I guess as one gets older, the more inevitable it is that the frequency of attending funerals increases. Except in my case, it seems to be the frequency of not attending funerals of those important to me.
Last year I was able to be present at my mother’s funeral, but I was unable to attend my father’s funeral a few years earlier. Two years ago My father-in-law passed away, and due to failure of communications, we didn’t learn of his death until several weeks after the funeral. Last year a very dear aunt died, and I was fortunate to be able to attend.
A little over a month ago, another favourite aunt died, but due to another migraine, and distance, I was unable to attend the funeral. Fortunately, I was able to watch the service via a live link over the Internet – a very common practice here these days due to tendency of Kiwis to scatter widely.
Then in the late hours of Sunday (or possibly early hours of Monday NZ time), my mother-in-law passed away. We learnt the news mid Monday morning. The funeral was held at 1:00 pm Japan time or 4:00 pm NZ time on Tueday – less than 10 hours ago as I write this. Neither my wife nor I could attend.
When you live at the end of the world that is Aotearoa New Zealand, it’s is an unfortunate fact of life that the rest of the world is a long, long way away. While there’s plenty of flights in and out of the country, direct flights to any specific city in the world are few and far between, and even using a series of connecting flights can extend a journey out to several days.
Take for for example a trip from our home town to the city where my mother-in-law’s funeral was held. My wife could have started her journey on Monday afternoon by flying to Auckland, but she would have been stranded there until Thursday, as that is when the next flight to Japan leaves. By the time she cleared customs, it would be too late to catch a flight or bullet train that evening, so it wouldn’t be until mid morning on Friday that she arrived at her family’s home town – three days after the funeral!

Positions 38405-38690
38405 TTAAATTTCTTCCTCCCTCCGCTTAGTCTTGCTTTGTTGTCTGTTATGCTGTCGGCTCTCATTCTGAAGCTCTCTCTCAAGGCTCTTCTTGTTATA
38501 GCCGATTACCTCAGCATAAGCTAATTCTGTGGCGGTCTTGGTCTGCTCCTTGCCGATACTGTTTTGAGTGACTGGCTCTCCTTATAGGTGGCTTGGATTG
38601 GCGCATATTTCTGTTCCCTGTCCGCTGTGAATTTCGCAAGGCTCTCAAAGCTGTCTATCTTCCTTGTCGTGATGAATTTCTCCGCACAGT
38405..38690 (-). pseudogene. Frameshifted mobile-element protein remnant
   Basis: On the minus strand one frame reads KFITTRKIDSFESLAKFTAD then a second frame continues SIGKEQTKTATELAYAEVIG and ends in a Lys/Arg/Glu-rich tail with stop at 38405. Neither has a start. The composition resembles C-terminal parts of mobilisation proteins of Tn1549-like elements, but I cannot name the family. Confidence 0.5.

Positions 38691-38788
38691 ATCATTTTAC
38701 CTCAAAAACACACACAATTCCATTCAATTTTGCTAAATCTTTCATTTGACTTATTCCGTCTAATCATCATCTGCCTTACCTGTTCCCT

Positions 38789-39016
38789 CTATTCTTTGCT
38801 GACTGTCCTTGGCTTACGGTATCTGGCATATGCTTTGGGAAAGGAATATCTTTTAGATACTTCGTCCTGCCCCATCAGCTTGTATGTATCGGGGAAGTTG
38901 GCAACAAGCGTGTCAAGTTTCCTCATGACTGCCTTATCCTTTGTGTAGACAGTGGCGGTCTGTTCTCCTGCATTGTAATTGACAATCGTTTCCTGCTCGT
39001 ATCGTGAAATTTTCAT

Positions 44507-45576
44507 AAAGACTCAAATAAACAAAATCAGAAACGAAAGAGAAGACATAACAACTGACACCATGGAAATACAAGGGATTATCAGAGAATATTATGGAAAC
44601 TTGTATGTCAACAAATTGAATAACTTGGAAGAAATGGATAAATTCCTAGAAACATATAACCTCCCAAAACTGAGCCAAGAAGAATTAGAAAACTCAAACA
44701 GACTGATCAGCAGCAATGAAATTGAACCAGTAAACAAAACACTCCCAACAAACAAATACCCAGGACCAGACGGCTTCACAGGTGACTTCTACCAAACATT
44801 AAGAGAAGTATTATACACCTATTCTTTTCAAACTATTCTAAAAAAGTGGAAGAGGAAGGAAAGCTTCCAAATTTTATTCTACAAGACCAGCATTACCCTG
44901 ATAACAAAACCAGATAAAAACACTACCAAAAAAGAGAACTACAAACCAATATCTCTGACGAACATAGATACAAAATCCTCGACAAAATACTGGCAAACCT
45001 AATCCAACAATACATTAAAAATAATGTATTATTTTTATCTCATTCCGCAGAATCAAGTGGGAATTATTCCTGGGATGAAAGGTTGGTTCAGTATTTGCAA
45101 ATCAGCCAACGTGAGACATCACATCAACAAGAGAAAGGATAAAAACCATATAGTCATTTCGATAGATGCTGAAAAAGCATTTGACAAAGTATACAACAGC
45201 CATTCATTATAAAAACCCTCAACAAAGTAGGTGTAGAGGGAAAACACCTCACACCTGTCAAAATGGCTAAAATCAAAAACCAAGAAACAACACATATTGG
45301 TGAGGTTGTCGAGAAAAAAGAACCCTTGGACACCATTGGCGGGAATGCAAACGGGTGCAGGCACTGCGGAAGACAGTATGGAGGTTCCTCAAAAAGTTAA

A frantic search for less direct routes proved fruitless as no option could get my wife home any earlier than Thursday regardless of the seating class. So another funeral missed.
We’re not doing too well in the Funeral attendance stakes. Let’s hope there’s no one keeping tabs. I would hope that there’ll be more than my own children present at mine.
I nearly made a terrible faux pas today. Had I not caught myself mid-sentence, I think I would have been “persona non grata” for a very long time. Sometimes humour does not transfer well from one culture to another.
After my mother’s cremation, we returned to the home my mother and sister shared, and as we tend to do in the warm months, we removed our ties etc and sat out on the terrace under the shade cloth and each opened a bottle of beer. My three siblings and I had just sat down at a table, and I was in the process of taking the first
sip gulp (funerals are thirsty work) when one of my brothers quipped “You know… we’re orphans now!”
The next moment I was snorting beer out my nose as I and the other two siblings collapsed in laughter. Today I found myself saying the same thing, but I managed to stop myself just before “orphan”, and redirect it to a suggestion of what we might have for tea (Kiwi-speak for dinner or evening meal). Whew! Saved by the skin of my teeth. That’s humour that would be close to unforgivable as far as my wife is concerned, whether it was said yesterday or in 5 years time, bless her wonderful heart 🙂
Whose funeral will I miss next? While I’d be happy to miss my own, age, migraines and distance, means I’m probably going to miss many more.